Hosting houseplants:

Alabama Living Magazine

Indoor plant care for the holidays and beyond

Caring for your houseplants can reduce stress levels.

“I already have a houseful and now more are coming. I don’t know where I’m going to put them all!” 

When a friend made that comment to me recently, I thought she was talking about an overabundance of holiday guests, then I realized she was talking about plants. 

It’s a conundrum many gardeners face this time of year, especially those of us who have beloved potted plants that live outside most of the year but must come inside for the winter. Just as we get them settled in their favorite indoor overwintering spots, more plants — the holiday kind — begin to arrive, which means we have to make room for all these houseplant “guests” and still have room, and time, for the human ones. 

It’s a good problem to have. After all, houseplants give as much as they take. They add beauty and warmth to the décor and many infuse the house with pleasant floral and evergreen scents. Caring for and sharing company with houseplants also helps reduce physical and mental stress levels, which we all can appreciate during the holidays. 

But indoor plants can also add to our stress, particularly if they’re messy guests that drop their leaves, needles and blooms everywhere or leave water stains on floors, tabletops and other surfaces. Some may also have toxic qualities, which can pose a threat to people and pets, and others can be demanding and persnickety about their lodging arrangements. 

Luckily, there are ways to make plant guests feel at home without spending all our time worrying after them. Here are a few suggestions.

  • Do a quick background check on unfamiliar plants. How much light and water do they need? Can they tolerate particularly warm or cool rooms? Are they potentially poisonous? 
  • Use this information to match plants with rooms — for example, sun-loving plants typically do best in rooms with south-facing windows while shade-loving plants prefer interior rooms or ones with only filtered light. 
  • Group plants with similar needs in the same area. This helps ensure the room can meet their temperature, humidity and lighting needs and can also make watering and other maintenance chores more efficient.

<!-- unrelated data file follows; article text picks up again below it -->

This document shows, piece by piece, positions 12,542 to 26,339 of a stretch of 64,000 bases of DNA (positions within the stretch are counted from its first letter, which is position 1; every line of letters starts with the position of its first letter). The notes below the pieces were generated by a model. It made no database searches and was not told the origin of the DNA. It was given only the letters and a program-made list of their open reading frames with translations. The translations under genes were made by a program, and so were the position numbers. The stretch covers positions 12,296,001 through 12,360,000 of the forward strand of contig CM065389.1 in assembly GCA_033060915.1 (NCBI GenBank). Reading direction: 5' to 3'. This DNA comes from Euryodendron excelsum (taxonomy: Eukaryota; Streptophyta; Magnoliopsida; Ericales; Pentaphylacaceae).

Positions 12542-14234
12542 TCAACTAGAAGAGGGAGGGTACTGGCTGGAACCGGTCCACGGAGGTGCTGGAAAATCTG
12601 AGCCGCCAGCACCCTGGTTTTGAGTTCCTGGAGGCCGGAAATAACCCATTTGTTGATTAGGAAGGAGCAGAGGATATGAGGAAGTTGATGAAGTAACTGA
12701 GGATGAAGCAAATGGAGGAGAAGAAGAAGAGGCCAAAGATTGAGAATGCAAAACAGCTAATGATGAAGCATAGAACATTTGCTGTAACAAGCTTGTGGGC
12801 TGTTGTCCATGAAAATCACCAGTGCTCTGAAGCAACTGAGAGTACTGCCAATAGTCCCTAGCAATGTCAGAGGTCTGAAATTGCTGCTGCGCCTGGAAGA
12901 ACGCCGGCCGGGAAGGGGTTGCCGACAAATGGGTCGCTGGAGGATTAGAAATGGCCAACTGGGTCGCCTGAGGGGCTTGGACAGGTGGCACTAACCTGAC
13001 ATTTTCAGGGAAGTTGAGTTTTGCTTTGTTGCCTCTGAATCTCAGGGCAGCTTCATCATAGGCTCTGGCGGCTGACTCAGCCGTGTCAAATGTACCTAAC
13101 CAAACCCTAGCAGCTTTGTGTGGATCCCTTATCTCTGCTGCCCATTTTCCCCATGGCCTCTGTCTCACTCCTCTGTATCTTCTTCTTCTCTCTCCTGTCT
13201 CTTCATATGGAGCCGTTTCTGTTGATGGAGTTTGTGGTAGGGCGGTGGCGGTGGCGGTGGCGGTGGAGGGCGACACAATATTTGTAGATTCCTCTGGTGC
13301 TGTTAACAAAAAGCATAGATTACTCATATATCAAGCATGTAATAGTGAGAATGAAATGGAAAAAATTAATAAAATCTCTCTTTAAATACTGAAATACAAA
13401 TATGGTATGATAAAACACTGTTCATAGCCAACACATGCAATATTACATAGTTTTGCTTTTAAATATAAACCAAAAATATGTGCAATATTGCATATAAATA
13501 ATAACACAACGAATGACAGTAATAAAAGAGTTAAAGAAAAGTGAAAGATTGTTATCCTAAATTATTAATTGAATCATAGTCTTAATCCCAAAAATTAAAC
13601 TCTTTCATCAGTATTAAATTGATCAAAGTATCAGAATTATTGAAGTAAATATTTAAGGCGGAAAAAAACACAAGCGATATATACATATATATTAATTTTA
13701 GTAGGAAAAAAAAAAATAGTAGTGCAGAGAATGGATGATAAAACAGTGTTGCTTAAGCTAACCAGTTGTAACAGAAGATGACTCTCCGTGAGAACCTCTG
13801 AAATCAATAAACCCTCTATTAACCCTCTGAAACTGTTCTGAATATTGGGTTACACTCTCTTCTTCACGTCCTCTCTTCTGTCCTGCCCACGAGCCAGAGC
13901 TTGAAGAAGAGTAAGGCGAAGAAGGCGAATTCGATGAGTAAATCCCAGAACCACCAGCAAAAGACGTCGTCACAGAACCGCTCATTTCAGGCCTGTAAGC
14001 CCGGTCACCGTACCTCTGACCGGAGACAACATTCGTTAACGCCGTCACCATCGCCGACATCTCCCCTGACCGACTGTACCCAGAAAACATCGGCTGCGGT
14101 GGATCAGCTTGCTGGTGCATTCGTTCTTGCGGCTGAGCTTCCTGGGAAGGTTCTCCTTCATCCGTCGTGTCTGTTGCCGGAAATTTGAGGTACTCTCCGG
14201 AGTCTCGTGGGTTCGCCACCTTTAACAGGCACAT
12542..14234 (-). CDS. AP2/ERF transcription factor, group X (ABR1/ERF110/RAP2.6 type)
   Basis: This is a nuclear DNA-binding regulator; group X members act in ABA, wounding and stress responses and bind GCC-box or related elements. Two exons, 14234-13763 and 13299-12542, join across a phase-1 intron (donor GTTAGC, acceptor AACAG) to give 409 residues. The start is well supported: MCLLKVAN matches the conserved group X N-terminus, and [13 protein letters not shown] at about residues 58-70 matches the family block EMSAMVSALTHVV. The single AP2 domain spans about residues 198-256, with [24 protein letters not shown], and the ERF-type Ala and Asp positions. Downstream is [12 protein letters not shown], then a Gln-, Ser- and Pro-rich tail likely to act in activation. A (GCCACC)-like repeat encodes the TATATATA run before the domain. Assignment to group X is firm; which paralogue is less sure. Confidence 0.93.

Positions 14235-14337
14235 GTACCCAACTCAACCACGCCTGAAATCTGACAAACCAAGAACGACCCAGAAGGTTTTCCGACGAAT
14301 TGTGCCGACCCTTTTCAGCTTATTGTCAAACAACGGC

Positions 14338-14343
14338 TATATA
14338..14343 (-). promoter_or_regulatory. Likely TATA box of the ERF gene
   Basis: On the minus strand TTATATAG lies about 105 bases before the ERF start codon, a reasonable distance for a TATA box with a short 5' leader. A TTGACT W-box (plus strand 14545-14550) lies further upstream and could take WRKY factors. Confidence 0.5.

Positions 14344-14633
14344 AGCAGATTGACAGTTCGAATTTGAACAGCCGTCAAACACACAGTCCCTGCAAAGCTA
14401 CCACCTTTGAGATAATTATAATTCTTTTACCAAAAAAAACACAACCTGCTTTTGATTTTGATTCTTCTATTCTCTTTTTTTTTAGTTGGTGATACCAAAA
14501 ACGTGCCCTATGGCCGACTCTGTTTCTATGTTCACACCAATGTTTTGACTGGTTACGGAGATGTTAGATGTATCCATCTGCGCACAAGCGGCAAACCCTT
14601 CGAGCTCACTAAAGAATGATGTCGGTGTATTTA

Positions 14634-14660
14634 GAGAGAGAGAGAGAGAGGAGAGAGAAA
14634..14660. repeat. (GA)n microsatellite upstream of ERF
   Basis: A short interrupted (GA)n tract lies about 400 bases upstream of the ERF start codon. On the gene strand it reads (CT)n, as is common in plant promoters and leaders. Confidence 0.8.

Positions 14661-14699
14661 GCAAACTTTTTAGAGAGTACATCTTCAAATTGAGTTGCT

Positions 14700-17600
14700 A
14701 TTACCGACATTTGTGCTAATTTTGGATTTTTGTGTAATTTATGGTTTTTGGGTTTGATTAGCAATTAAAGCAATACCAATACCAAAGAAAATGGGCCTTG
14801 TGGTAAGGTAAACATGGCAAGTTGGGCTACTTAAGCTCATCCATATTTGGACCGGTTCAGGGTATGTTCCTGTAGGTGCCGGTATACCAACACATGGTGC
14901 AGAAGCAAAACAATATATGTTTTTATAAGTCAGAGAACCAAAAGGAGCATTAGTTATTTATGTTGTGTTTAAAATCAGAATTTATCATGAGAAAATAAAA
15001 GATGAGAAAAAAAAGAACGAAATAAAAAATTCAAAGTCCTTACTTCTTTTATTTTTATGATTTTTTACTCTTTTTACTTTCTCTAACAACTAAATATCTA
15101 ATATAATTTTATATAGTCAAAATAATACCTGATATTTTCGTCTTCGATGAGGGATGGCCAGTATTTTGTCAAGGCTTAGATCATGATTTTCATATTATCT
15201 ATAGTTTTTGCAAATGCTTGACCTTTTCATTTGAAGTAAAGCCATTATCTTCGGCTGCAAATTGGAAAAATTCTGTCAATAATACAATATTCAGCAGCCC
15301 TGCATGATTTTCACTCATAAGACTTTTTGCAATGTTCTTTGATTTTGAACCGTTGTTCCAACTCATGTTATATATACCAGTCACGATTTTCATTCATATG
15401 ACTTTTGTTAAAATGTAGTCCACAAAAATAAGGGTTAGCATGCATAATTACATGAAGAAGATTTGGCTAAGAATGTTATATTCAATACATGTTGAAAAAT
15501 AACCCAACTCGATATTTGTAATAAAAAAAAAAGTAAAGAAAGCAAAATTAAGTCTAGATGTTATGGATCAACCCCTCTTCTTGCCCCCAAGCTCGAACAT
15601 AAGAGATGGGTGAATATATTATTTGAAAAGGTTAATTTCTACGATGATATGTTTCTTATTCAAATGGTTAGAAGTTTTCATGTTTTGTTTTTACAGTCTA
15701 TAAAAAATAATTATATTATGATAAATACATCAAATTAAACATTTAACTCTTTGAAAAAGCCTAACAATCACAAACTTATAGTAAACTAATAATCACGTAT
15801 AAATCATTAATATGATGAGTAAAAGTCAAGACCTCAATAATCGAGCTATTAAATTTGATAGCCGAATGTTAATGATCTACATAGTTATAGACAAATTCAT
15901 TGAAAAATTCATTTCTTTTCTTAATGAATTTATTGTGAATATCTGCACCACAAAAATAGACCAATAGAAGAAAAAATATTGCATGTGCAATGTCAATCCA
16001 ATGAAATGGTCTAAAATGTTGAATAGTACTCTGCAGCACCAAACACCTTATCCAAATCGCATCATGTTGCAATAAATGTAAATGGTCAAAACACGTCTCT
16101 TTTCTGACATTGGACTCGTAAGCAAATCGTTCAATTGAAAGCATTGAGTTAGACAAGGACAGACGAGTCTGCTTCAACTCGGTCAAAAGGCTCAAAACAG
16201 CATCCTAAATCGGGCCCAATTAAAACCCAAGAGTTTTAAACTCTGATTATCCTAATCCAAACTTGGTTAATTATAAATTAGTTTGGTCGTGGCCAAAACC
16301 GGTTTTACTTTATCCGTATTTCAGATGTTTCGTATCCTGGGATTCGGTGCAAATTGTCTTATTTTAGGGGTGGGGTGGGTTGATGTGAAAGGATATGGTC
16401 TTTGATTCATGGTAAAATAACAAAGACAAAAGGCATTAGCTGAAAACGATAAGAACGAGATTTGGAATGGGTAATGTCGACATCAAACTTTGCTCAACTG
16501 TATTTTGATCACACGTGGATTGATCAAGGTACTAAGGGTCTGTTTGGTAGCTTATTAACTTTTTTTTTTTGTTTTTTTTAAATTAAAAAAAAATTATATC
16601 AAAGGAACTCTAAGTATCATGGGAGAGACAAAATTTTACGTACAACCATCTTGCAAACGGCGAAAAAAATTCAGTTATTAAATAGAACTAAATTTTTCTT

• Potentially toxic plants should be placed out of reach of children or animals, or, if they’re too dangerous or too much trouble, send them packing.
  • Place water-tight and sweat-resistant plant bases or trays (boot trays are great for this) under the plants and don’t rely on decorative foil wrappers often used around holiday plant pots to contain excess moisture. Be sure to wipe up any spills as you water, too.
  • Invest in a mobile planter or plant stand. These make it easier to move large plants or large groupings of plants around in the house, move them outside for a bit of fresh air on particularly pleasant winter days and can also facilitate moving them back outdoors this spring.
  • Don’t forget to invite culinary plants into your home. Citrus trees and perennial herbs such as rosemary make lovely houseguests. Many annual herbs, leafy greens, microgreens and a surprising number of small fruits and vegetables can also be grown indoors in the winter using DIY or purchased garden kits. 

Lots more information on growing and caring for indoor plants is available through books, online resources and local and state experts such as Alabama Cooperative Extension agents, Master Gardeners and local botanical gardens and nurseries. Make sure you’re getting advice and information from credible sources so you and your houseplant guests can enjoy one another’s company throughout the holidays and beyond.

Katie Jackson is a freelance writer and editor based in Opelika, Alabama. Contact her at


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